The Hyperion Theatre, above, left, opened in 1910 on National Street (now 103rd). Today, the same location at 103rd and 39th Avenue is a pizza place, with offices occupying the upper floor.
[Model T's to SUV's! --your webmaster. Yeah, I know they're not Model T's. But it rhymes.]
The Corona Theatre was located on Junction Boulevard just north of the Roosevelt Avenue el. [The theater opened in 1927 and survives today as a row of stores on Corona's busiest retail strip. Let It Rain came out in 1927; it featured one of Boris Karloff's first screen appearances--your webmaster]
The Plaza at 103rd Street and Roosevelt Avenue is the only theater left in Corona. It was owned by Loew’s until 1952, when it became an independent movie house. Today, the auditorium floor is occupied by a Walgreen’s and other stores and only the balcony is used for showing films either in Spanish or with Spanish subtitles. A photo of the theater in its heyday can be seen here.
BOTTOM: your webmaster shot the Plaza in its last days with English language films in 2002 when Spider-Man Iand J-Lo’s flop of the moment, Enough, was playing.
[The above shows the Junction Boulevard elevated station under construction in 1915. From the beginning, a third track was constructed to enable express service during rush hours, but the lack of a 4th track makes round-the clock express service impossible.
The origin of the name of Junction Boulevard remains a mystery, but my guess is that the road led to a confluence of other paths or perhaps horsecar lines. Roosevelt Avenue was constructed along with the elevated, and opened for traffic in 1919.--your webmaster]
A trolley line was built from Brooklyn to Flushing during 1893-1894; its route spanned the entirety of Corona Avenue. In 1917, the elevated IRT Flushing line, today’s #7 train, was completed as far east as 104th Street (then called Alburtis Avenue). People no longer relied on the railroad for transportation, as the subway and trolley were less expensive. This gave rise to two main commercial drags: Roosevelt Avenue, under the el, and Corona Avenue, along what is presently the path of the Q58 bus line. The Bridge and Tunnel Club has a nice set of shots of Roosevelt Avenue, in a predominently Hispanic section of the neighborhood. The following scenes can be found along Corona Avenue, which runs through the heart of an Italian enclave. Both collections of photos shed some light on the community’s more recent past as well as its present.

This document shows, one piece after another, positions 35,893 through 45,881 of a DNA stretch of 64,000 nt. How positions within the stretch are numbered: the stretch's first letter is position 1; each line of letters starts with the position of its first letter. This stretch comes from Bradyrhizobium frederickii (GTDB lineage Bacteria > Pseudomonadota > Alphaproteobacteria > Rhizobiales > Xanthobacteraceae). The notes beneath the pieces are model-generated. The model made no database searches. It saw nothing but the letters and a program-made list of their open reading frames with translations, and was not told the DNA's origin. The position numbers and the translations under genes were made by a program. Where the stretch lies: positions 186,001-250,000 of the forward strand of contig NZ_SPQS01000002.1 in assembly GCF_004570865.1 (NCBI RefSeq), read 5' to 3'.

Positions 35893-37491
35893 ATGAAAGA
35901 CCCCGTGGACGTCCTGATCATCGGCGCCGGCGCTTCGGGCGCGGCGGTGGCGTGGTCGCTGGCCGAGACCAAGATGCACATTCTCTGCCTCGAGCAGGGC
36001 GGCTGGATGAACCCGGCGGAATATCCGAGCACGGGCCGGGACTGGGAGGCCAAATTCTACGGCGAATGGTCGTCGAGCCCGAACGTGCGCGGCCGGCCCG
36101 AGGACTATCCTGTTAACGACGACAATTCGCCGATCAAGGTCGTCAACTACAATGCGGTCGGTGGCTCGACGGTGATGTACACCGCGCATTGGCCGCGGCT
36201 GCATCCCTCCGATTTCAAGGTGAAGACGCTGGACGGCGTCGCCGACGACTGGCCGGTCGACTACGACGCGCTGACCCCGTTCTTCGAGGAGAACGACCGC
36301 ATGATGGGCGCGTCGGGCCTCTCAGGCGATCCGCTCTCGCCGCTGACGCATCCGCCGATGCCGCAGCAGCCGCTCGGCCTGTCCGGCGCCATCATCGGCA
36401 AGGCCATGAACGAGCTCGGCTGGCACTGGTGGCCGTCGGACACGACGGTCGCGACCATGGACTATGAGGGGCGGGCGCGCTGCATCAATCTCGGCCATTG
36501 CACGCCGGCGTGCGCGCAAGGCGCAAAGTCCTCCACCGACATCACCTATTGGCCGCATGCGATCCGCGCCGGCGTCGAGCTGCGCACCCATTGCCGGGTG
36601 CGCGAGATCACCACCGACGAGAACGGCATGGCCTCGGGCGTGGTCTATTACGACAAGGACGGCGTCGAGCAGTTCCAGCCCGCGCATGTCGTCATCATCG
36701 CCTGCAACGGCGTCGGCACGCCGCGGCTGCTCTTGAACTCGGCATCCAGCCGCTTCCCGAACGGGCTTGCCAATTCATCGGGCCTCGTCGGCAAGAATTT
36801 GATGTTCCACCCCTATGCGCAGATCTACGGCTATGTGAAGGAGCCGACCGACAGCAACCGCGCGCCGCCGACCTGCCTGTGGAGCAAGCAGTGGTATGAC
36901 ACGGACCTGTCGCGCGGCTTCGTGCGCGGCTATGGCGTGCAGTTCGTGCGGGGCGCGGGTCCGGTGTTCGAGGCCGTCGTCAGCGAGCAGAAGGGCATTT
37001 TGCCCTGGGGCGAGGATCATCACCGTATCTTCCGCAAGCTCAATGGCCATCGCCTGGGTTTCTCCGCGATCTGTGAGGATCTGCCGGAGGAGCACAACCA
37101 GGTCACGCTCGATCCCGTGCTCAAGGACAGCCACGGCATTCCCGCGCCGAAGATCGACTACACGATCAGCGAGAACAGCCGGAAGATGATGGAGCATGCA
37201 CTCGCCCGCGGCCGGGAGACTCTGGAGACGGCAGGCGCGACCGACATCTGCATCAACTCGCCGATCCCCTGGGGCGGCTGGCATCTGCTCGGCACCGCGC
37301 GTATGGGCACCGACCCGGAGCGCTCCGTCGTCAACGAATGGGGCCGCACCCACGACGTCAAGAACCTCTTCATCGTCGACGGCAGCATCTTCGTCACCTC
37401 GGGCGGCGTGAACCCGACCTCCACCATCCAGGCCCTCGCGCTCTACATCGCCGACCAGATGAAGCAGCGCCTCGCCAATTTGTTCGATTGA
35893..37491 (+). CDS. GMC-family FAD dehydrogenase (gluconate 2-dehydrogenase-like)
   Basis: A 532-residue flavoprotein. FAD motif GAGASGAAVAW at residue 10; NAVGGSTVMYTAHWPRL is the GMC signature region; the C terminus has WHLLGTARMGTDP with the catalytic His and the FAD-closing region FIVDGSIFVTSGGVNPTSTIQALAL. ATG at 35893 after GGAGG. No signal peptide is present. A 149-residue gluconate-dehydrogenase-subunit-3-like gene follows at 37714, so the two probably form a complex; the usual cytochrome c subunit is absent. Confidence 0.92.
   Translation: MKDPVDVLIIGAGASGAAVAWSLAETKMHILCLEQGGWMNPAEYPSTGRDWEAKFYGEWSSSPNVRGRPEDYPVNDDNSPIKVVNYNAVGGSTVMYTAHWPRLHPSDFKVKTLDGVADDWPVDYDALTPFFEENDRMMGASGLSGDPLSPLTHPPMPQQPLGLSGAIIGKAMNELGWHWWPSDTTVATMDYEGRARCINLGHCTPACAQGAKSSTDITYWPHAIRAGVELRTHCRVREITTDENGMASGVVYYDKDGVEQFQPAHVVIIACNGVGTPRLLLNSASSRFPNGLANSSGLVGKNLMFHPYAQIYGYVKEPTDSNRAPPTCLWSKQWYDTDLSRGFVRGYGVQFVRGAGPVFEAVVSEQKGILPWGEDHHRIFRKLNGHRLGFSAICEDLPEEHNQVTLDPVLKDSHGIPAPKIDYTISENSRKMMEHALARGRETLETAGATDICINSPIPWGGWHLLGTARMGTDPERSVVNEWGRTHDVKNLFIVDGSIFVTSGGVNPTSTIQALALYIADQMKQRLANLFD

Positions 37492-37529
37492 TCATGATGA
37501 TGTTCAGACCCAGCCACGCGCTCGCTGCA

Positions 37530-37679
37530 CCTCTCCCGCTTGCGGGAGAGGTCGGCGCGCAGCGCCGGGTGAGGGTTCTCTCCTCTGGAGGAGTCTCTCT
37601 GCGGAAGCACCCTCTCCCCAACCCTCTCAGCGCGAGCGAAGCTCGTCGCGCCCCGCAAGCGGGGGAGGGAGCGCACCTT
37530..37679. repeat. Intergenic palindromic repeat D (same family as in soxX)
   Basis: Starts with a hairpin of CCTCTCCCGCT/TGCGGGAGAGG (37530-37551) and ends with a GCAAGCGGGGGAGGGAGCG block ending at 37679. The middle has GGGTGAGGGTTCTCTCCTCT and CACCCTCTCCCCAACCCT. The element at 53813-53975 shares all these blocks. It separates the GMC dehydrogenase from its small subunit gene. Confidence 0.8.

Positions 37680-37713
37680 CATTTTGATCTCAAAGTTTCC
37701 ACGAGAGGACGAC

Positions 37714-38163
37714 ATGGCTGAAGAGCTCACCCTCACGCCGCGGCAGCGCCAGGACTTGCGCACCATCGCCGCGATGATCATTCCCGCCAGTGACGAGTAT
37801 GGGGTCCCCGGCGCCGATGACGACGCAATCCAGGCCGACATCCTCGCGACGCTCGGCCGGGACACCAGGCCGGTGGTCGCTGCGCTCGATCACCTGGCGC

Now That’s Italian!
A 108th Street mainstay, Peter Benfaremo’s Lemon Ice King of Corona started dispensing lemon-flavored Italian ice in 1944. Today, the establishment serves either 25 or 29 varieties (depending on which of their signs you believe). Famous for their ices containing chunks of real fruit, their selection today also includes exotic flavors such as chocolate chip and peanut butter.
Memorials, birdhouses and bocce
During the summer, many enjoy their ice while watching bocce games in what locals refer to as “Spaghetti Park.” The moniker pays homage to the Italians who remain a small but tight-knit part of the community. The official name of this park is William F. Moore Memorial Park, named after a local resident who lost his life in WWI. Before being dedicated to Moore’s memory, the park had been named the Corona Heights Triangle. Memorials of all kinds have been placed in the park over the years, signifying just how important the intersection of 108th Street and Corona Avenue is to the community.
The park itself is the site of some forgotten history – the Victory Memorial Fountain, aka the Corona Heights War Memorial, by sculptor James Novelli, was installed here in 1927. A description of the memorial can be found in a biography of the artist, Novelli: A Forgotten Sculptor, by author Josephine Murphy – “The fountain consisted of a large circular granite water basin in the center of which stood a ten-foot high cylindrical granite monument supporting bronze panels which were separated by Doric columns.” The bronze panels listed the names of the sons of Corona lost in WWI. Unfortunately, the fountain fell victim to decay and vandalism over the years, and a decision was made to remove it rather than restore it when the park was redesigned.